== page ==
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Sharks get off to start they didn?t want

by Roger Phillips
SAN JOSE, Calif. -- The Sharks will tell you that everything is different this time around, other than the teal sweaters, the outstanding regular season and their eternally optimistic yet angst-ridden fans.

They will point out that half the roster was turned over from a season ago. They take pride in their newfound grittiness. They insist the past is irrelevant.
But one thing was all too familiar Wednesday night at HP Pavilion: the outcome of their playoff opener.

This time around, seeded first in the Western Conference, the Sharks fell 2-1 to a frisky young Avalanche team, losing on a fluke goal in the final minute of the third period. Last year, when they won the President's Trophy, the Sharks dropped their first two first-round games at home to the Ducks and never recovered.

Doesn't matter, the Sharks insisted after their latest disquieting playoff moment.
"If you're thinking about that," left wing Ryane Clowe said, referring to past disappointments, "you're in the wrong mental stage."
Center Patrick Marleau added, "It's a different playoff series, a different year. Half the team is different. We don't even think about that."
The Sharks preferred to focus not on the past but on what they didn't do in Game 1 against the Avalanche. And most of what they didn't do was on display in the second period, when the Sharks were outshot 12-3 and allowed the series-opening goal, a point shot through a screen on the power play by Avalanche defenseman John-Michael Liles.
Asked what credit the Avalanche deserved for slowing his team down in the second period, Sharks coach Todd McLellan said, "I thought it was more us. We didn't execute very well. Our passing was a little off. As a result, it slowed our game down. They did a good job clogging up the neutral zone. If we eliminate those 20 minutes and play more like we did in the first and third periods, we'll have a better chance to be successful."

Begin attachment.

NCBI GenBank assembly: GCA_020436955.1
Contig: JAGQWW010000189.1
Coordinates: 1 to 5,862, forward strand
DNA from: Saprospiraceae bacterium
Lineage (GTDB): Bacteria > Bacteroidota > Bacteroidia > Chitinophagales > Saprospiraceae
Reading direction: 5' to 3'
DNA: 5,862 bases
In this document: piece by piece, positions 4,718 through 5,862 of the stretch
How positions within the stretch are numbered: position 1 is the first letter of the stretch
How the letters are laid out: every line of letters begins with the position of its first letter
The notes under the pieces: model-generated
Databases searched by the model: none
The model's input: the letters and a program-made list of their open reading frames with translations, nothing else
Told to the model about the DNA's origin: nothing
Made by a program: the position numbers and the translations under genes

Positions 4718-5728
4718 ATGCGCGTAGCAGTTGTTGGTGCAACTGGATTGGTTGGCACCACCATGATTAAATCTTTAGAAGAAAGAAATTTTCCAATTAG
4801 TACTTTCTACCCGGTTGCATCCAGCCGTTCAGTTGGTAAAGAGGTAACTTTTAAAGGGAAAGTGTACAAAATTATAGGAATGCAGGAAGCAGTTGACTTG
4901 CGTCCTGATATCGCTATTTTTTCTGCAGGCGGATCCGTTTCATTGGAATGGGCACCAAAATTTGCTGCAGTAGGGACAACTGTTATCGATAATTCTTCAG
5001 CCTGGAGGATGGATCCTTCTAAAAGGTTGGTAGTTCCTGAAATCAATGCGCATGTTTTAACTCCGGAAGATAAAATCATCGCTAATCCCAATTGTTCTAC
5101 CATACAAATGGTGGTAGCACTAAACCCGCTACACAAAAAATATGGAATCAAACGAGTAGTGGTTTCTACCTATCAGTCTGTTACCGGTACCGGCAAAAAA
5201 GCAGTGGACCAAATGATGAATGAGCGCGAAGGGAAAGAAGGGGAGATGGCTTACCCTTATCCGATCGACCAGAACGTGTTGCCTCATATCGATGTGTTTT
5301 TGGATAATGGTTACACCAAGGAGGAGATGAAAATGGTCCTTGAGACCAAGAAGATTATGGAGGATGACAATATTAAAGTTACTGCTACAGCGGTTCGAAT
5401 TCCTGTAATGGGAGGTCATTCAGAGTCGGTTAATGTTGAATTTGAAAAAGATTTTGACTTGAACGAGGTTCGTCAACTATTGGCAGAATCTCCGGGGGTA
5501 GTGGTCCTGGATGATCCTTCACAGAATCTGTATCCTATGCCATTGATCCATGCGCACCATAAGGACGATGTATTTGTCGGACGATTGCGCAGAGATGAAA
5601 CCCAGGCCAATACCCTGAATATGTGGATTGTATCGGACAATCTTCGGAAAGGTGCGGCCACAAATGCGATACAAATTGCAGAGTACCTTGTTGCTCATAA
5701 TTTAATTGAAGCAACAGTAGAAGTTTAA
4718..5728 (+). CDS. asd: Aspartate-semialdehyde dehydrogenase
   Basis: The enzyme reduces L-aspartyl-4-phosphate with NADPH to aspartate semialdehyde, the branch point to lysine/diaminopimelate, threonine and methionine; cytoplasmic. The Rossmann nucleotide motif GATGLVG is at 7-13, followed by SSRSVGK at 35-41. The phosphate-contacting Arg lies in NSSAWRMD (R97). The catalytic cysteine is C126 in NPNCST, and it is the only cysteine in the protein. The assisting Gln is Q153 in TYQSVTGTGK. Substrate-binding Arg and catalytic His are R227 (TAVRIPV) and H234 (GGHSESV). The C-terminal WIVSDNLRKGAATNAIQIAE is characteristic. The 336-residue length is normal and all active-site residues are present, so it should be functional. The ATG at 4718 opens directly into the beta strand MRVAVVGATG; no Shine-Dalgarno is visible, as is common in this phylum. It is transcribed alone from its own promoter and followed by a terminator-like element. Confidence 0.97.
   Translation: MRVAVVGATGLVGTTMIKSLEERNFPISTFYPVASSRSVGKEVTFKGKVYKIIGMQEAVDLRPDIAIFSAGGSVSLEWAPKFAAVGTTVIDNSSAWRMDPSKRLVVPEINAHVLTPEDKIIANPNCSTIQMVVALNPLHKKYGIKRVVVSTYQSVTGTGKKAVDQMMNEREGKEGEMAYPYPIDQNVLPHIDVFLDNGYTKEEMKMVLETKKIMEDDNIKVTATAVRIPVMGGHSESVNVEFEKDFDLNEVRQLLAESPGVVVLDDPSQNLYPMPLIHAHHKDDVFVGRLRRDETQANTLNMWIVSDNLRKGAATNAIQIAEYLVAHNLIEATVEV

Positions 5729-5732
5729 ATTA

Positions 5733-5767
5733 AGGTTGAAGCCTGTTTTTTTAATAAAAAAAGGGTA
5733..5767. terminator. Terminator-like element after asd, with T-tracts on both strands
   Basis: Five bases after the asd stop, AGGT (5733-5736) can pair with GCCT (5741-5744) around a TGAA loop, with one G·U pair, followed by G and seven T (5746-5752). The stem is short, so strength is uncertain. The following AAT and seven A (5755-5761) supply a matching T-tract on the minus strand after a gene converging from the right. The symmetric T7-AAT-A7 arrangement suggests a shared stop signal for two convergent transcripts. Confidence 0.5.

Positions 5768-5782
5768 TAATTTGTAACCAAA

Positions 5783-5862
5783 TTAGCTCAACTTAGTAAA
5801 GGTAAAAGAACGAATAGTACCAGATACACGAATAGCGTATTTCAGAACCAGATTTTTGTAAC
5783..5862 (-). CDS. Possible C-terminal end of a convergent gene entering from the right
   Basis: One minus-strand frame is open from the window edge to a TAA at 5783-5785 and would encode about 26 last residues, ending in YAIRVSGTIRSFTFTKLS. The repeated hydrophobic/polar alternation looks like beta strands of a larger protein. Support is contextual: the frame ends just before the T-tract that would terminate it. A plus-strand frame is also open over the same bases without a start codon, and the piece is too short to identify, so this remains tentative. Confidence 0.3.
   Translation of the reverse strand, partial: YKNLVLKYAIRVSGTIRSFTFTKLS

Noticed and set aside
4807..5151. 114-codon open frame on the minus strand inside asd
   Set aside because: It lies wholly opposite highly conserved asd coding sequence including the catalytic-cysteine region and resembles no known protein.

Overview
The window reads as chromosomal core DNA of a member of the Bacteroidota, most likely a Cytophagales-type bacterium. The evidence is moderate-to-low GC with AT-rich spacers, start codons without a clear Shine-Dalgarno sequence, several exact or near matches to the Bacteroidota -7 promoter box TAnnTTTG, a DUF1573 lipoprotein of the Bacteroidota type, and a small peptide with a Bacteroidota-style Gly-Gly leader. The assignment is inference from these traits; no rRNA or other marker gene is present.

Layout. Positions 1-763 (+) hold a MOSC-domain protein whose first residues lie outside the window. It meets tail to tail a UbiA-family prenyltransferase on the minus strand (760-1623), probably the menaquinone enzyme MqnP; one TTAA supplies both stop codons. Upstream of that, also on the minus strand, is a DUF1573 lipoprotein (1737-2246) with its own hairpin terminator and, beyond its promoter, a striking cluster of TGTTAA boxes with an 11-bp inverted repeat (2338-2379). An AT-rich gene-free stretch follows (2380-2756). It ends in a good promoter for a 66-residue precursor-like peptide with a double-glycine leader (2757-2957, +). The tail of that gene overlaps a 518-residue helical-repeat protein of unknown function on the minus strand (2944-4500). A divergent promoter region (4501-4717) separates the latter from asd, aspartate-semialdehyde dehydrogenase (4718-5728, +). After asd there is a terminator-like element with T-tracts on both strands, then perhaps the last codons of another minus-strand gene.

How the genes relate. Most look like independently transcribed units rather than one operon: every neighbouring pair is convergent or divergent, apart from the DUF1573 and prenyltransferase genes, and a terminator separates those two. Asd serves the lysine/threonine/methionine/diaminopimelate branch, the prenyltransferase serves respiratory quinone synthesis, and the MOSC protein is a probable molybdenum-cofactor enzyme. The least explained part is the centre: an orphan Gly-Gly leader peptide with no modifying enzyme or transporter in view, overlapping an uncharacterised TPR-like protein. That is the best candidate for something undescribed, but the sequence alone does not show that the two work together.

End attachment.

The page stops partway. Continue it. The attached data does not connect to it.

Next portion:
The Sharks did do a number of things well. They won 55 percent of the faceoffs, continuing to dominate in a statistical category they led the NHL in during the regular season. Another positive sign for them was the play of Evgeni Nabokov, who made 28 saves and could not be faulted on either Avalanche goal.
But offensively, the Sharks were quiet for much of the night, though it seemed early it would be otherwise.

When the Avalanche's Chris Stewart -- who later scored the winning goal -- was sent off 28 seconds into the game on a hooking call, the Sharks' power play looked sharp, producing six shots at goalie Craig Anderson during the two-minute advantage. Dany Heatley had the best chance, off a faceoff, but couldn't get the puck past Anderson, who made 25 saves in the game.
After the power play, the Sharks went into hibernation, managing only nine shots in the next 37 minutes. And when the Sharks fell behind on Liles' goal 12:38 into the second period, a sellout crowd of 17,562 that included rock legend Neil Young went from electric to unplugged.
"You want to get more chances," said Sharks scoring leader Joe Thornton, who had five shots on goal. "That's the name of the game."  
Sharks fans remained quiet until 7:59 of the third period, when Clowe outraced Liles to a loose puck behind the Avalanche net, carried the puck to the boards by the right faceoff circle and flipped a shot at the net that eluded Anderson, who was screened by the Sharks' Joe Pavelski.
It was precisely the type of play the Sharks need more of, Clowe said.   

"We're not getting enough pucks to the net," Clowe said. "We've got to get pucks there quicker and from different angles."
The Sharks never came close to taking the lead after Clowe tied the score.

And with 49.3 seconds left, Stewart flipped a sharp-angle shot toward the net from the right boards. Sharks captain Rob Blake was tied up in front with the Avalanche's T.J. Galiardi, and Stewart's shot ricocheted off Blake's left skate and past Nabokov. It was a stunning end to the first game in what the Sharks hope will be a vastly different spring from the ones they have endured in recent years.
The next game is Friday night, and the Sharks know they have to be better. But they also know they can't dwell on what happened Wednesday.

"If you lose 7-1 or 2-1, what's the difference?" Nabokov said. "It's 1-0 in the series."
Marleau added, "When you lose a game, obviously you're disappointed. You want to change things. You have to have a short memory and learn from your mistakes."

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